Haematological abnormalities frequently occur in patients infected by human immunodeficiency virus-type 1 (HIV-1). Increasing evidence indicates that bone marrow suppression (BM) results from viral infection of accessory cells, with impaired stromal function and alteration of haematopoietic growth factor network. We have investigated the effects of antiretroviral therapy on cytokine and chemokine production by BM cells and stromal cells in a group of HIV-1-infected subjects before and during treatment. Compared with uninfected controls, an altered cytokine and chemokine production by BM cells was observed before treatment, characterized by decreased interleukin 2 (IL-2) and elevated tumour necrosis factor-alpha, macrophage inflammatory protein (MIP)-1alpha, MIP-1beta, and RANTES (regulated on activation, normal T cell-expressed and secreted) levels, along with a defective BM clonogenic activity. Antiretroviral therapy showed increased BM clonogenic capability, associated with normalization of IL-2 production and chemokine receptors expression on CD34+ cells. Pre-therapy, BM accessory cells were represented by macrophage-like cells, in some cases positive for HIV-1 DNA, suggesting that these cells are the main target of HIV-1 infection. During therapy, the stromal cells became predominantly fibroblastoid-like, as observed in normal controls, and were negative for HIV-1 DNA. Controlling HIV-1 replication may produce amelioration of stem cell activity, and restoration of stromal cell pattern and functions, with increased IL-2 production at BM level.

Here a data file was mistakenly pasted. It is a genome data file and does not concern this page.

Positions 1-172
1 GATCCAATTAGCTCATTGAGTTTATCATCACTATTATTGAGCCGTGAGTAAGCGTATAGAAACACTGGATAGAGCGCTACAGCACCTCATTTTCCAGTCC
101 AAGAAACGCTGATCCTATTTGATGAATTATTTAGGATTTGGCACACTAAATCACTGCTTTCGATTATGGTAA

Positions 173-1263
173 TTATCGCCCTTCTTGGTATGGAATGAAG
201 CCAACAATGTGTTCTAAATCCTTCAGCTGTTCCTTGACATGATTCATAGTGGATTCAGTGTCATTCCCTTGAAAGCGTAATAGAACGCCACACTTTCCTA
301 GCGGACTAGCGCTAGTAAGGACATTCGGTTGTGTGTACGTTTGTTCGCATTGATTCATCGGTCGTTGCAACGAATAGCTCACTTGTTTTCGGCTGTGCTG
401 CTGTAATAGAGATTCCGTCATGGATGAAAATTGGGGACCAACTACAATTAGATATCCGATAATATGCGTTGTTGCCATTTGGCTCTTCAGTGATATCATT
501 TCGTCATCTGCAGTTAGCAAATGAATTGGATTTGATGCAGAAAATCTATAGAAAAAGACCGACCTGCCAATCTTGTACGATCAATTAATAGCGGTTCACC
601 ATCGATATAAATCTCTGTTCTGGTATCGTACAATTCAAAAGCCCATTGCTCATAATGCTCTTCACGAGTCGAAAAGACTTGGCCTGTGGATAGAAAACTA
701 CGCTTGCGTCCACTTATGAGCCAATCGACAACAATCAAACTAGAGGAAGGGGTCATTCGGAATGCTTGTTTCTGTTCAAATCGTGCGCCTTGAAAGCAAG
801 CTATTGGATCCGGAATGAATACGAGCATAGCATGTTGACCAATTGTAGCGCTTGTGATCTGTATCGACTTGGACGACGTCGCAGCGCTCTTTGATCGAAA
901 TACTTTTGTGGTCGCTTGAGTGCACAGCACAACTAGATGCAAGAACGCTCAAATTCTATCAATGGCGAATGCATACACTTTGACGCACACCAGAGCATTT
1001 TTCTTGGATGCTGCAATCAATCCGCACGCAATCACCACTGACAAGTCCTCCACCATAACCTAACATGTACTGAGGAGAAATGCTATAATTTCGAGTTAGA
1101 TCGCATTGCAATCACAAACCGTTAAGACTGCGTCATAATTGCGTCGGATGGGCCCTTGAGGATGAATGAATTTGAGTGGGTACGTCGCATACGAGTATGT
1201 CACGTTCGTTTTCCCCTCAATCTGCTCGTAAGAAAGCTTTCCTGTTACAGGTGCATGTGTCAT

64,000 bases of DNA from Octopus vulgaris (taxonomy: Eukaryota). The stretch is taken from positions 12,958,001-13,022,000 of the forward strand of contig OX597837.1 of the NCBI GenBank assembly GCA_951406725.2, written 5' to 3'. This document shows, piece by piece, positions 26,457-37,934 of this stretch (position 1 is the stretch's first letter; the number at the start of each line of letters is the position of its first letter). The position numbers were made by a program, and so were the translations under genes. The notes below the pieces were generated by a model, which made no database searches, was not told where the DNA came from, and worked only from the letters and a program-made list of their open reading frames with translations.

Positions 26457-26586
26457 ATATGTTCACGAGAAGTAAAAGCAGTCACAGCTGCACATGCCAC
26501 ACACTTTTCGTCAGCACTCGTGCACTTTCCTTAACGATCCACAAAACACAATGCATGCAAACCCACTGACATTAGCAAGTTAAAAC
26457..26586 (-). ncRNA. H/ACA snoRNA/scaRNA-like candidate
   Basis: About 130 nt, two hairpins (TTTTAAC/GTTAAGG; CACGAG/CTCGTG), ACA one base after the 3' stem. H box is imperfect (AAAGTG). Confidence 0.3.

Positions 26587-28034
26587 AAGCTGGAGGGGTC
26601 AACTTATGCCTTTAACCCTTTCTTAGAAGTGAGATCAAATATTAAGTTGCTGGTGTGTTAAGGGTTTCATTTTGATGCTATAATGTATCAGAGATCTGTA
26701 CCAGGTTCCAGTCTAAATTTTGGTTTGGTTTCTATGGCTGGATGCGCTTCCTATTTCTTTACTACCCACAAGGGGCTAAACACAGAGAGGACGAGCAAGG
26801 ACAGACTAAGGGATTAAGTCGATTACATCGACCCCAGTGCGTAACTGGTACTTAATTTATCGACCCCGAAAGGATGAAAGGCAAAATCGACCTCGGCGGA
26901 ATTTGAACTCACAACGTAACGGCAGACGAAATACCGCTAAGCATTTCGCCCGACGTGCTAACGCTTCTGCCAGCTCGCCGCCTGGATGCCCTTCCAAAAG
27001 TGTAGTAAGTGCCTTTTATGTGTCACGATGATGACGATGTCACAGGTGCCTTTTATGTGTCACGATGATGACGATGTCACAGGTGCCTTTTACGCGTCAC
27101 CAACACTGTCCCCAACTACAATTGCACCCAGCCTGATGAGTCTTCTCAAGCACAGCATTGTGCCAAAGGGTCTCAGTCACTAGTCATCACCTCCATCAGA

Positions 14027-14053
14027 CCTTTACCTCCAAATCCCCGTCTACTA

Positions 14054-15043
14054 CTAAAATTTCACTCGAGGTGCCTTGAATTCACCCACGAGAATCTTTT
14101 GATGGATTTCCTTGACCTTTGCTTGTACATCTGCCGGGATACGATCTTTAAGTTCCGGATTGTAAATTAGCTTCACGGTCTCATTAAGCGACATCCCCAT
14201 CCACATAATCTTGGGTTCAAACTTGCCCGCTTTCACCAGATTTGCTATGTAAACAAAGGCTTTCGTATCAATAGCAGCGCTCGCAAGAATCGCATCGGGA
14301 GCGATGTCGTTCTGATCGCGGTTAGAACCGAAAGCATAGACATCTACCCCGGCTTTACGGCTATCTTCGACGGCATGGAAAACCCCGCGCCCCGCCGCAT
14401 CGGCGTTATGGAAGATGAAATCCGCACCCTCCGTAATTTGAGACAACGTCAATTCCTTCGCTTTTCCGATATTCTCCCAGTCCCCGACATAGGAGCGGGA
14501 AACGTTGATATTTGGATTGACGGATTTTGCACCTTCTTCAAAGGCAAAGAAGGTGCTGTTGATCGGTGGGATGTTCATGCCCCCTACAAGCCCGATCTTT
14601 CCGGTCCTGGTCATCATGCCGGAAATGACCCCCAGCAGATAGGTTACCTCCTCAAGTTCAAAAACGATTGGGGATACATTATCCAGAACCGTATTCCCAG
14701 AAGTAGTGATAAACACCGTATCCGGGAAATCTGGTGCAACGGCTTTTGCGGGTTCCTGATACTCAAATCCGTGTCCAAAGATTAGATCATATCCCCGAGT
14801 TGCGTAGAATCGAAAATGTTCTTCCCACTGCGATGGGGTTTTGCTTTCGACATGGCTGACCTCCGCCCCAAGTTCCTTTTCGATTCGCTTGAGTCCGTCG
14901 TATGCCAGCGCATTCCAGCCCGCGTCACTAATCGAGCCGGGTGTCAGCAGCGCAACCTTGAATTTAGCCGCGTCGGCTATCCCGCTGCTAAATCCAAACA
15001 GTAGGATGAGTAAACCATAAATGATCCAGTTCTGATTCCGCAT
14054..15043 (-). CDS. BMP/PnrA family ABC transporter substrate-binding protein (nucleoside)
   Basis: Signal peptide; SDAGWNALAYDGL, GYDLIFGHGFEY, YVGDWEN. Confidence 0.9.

IMPROVEMENT OF INTERLEUKIN 2 PRODUCTION, CLONOGENIC CAPABILITY AND RESTORATION OF STROMAL CELL FUNCTION IN HUMAN IMMUNODEFICIENCY VIRUS-TYPE-1 PATIENTS AFTER HIGHLY ACTIVE ANTIRETROVIRAL THERAPY

RIVA E;
2002-01-01

Abstract

Haematological abnormalities frequently occur in patients infected by human immunodeficiency virus-type 1 (HIV-1). Increasing evidence indicates that bone marrow suppression (BM) results from viral infection of accessory cells, with impaired stromal function and alteration of haematopoietic growth factor network. We have investigated the effects of antiretroviral therapy on cytokine and chemokine production by BM cells and stromal cells in a group of HIV-1-infected subjects before and during treatment. Compared with uninfected controls, an altered cytokine and chemokine production by BM cells was observed before treatment, characterized by decreased interleukin 2 (IL-2) and elevated tumour necrosis factor-alpha, macrophage inflammatory protein (MIP)-1alpha, MIP-1beta, and RANTES (regulated on activation, normal T cell-expressed and secreted) levels, along with a defective BM clonogenic activity. Antiretroviral therapy showed increased BM clonogenic capability, associated with normalization of IL-2 production and chemokine receptors expression on CD34+ cells. Pre-therapy, BM accessory cells were represented by macrophage-like cells, in some cases positive for HIV-1 DNA, suggesting that these cells are the main target of HIV-1 infection. During therapy, the stromal cells became predominantly fibroblastoid-like, as observed in normal controls, and were negative for HIV-1 DNA. Controlling HIV-1 replication may produce amelioration of stem cell activity, and restoration of stromal cell pattern and functions, with increased IL-2 production at BM level.
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Utilizza questo identificativo per citare o creare un link a questo documento: https://hdl.handle.net/20.500.12610/214
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